Given the above, efforts have been made to prevent colloidal instability in food products through the use of emulsifiers and stabilizers. An emulsifier is an amphiphilic surface active chemical compound that facilitates the making of an emulsion and promotes short-term stability by rapidly adsorbing at the new interface created during emulsification [9]. Therefore, emulsifiers reduce interfacial tension and prevent immediate re-coalescence of the newly formed particles or droplets. On the other hand, a stabilizer confers long-term stability of the emulsion, once it is formed, through either adsorption or non-adsorption mechanism [10]. Little is known about the emulsifiers or stabilizers that would be effective in stabilizing peanut-based beverages, especially those using whole peanuts and not defatted peanut flour. Most emulsion stabilization systems in plant-based beverages involve the use of lecithin (emulsifier), propylene glycol alginate (both emulsifier and stabilizer), and xanthan gum (stabilizer) [14,15]. Therefore, the present study was undertaken to evaluate the effect of lecithin, propylene glycol alginate, xanthan gum, and their interactions on the colloidal stability and physicochemical/rheological properties of a model non-defatted peanut-based beverage. The emulsifier, stabilizer, or their combination that would be optimum in preventing colloidal instability of the product was also determined. The study could be beneficial to food product developers considering that determination of the optimum stabilizer, emulsifier, or stabilizer and emulsifier combination in a product provides economic benefits by decreasing the stabilizer and emulsifier concentrations in the formulation, as suggested by Dogan et al. [16]. Furthermore, the colloidal stability and physicochemical/rheological properties partly determine the sensory properties of food products, and therefore are determinants of consumer acceptability.

2. Materials and Methods

2.1. Preparation of the Model Peanut-Based Beverages

Peanut paste, dry non-fat milk powder, sugar, salt, propylene glycol alginate (PGA), xanthan gum (XG), and lecithin were used to prepare the model peanut-based beverages. Lecithin is an emulsifier, PGA is an adsorption stabilizer (surface-active), and XG is a non-adsorption stabilizer (non-surface active). Peanut paste was prepared by passing blanched medium roasted (lightness, L = 50 ± 1) Virginia peanuts (ICGV-SM 90704 variety, 45% oil content) through a colloidal mill (Model M-MS-3, Morehouse Industries, Los Angeles, CA, USA) two times. The peanuts were roasted at 162.8 °C (325 F) for 25 min using a convection oven (KitchenAid Superba, KEBS208), and then blanched using an Ashton peanut blancher (Model EX, Ashton Food Machinery Co., Newark, NJ, USA). The peanuts were obtained from ICRISAT Malawi, while the dry non-fat milk powder, sugar, and salt were obtained from Walmart Inc. (Bentonville, AR, USA). PGA and XG were obtained from TIC Gums (Belcamp, MD, USA) while lecithin was obtained from NOW® (Bloomingdale, IL, USA).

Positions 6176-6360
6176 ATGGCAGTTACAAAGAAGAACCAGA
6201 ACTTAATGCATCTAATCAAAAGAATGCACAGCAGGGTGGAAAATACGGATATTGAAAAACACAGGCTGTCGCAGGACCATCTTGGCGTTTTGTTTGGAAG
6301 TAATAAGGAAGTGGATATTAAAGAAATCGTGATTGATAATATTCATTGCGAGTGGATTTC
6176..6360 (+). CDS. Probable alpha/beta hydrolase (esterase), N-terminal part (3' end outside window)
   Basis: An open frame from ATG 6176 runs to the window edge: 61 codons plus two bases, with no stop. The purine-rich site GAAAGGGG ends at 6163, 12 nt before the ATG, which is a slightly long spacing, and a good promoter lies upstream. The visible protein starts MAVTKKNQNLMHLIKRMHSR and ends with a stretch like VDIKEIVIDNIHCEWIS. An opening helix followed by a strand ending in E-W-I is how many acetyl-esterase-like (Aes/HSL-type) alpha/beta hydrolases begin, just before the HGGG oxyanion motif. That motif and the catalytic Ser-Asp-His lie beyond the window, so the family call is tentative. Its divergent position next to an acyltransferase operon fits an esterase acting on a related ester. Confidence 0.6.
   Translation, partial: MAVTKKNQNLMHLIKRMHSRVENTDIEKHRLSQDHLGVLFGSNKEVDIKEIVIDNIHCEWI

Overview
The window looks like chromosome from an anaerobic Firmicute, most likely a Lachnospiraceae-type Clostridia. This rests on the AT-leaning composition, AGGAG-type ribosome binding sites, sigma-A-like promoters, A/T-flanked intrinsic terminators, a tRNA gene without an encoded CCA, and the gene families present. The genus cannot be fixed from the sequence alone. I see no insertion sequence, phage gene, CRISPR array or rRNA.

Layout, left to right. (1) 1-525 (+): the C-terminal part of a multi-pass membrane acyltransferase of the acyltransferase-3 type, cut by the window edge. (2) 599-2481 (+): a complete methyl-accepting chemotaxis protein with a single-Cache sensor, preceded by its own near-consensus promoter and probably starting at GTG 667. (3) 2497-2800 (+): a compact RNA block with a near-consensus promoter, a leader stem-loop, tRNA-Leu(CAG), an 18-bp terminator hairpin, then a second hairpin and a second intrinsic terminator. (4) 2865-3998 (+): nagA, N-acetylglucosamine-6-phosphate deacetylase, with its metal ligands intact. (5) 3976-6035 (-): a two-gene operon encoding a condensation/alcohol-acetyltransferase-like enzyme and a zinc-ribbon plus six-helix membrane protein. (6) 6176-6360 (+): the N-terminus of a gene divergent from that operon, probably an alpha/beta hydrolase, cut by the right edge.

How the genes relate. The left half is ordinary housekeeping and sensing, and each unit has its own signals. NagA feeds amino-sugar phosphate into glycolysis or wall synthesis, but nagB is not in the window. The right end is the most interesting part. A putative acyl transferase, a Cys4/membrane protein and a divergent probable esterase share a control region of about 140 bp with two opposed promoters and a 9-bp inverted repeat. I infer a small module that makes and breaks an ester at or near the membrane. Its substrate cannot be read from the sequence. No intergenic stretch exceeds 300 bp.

The model peanut-based beverage contained 72.48% water, 15% roasted peanut paste, 7% sugar, 5% dry non-fat milk powder, 0.5% stabilizer, emulsifier, or their combination, and 0.02% salt. The concentrations of oil and protein in each sample were 6.75% and 5%, respectively. Eight samples, including a control, (S00, S01, S02, S03, S04, S05, S06, and S07) were prepared in duplicate. The respective ingredients were first mixed for 60 s in a blender and homogenized at 28,000 rpm for 60 s using an OMNI GLH-01 homogenizer (OMNI International, Kennesaw, GA, USA) before heating at 85 °C for 5 min on a hot plate. The heating was done under closed conditions while stirring with a magnetic stirrer to prevent evaporation loss and fouling. The beverages were cooled to 25 °C in a water bath, and all analyses were done with the samples at this temperature.

2.2. Determination of Stability Indices

Visual stability and centrifuge stability of the samples were evaluated. For visual stability, 100-mL samples were put in graduated cylinders for 24 h at 25 °C. The samples were then visually observed for separation, under gravitational force, into layers as done by Hinds et al. [5]. When a line of demarcation was observed, the ratio of the height of the top layer to a total height of beverage was determined and used to calculate visual stability index (VSI) through Equation (1). If no separation was observed, the visual stability index had a value of 1. A similar formula was used to calculate the centrifuge stability index (CSI), except that separation of 40-mL samples, in 50-mL corning tubes, was by centrifugal force of 3234× g (Centrifuge model 5804, Eppendorf AG, Hamburg, Germany). Readings were taken at seven different centrifugation durations (0, 1, 2, 3, 4, 5, and 6 min).
VSI   or   CSI   = 1     ( Height   of   supernatant Total   height   of   colloidal   mixture )

2.3. Measurement of Viscosity and Flow Behavior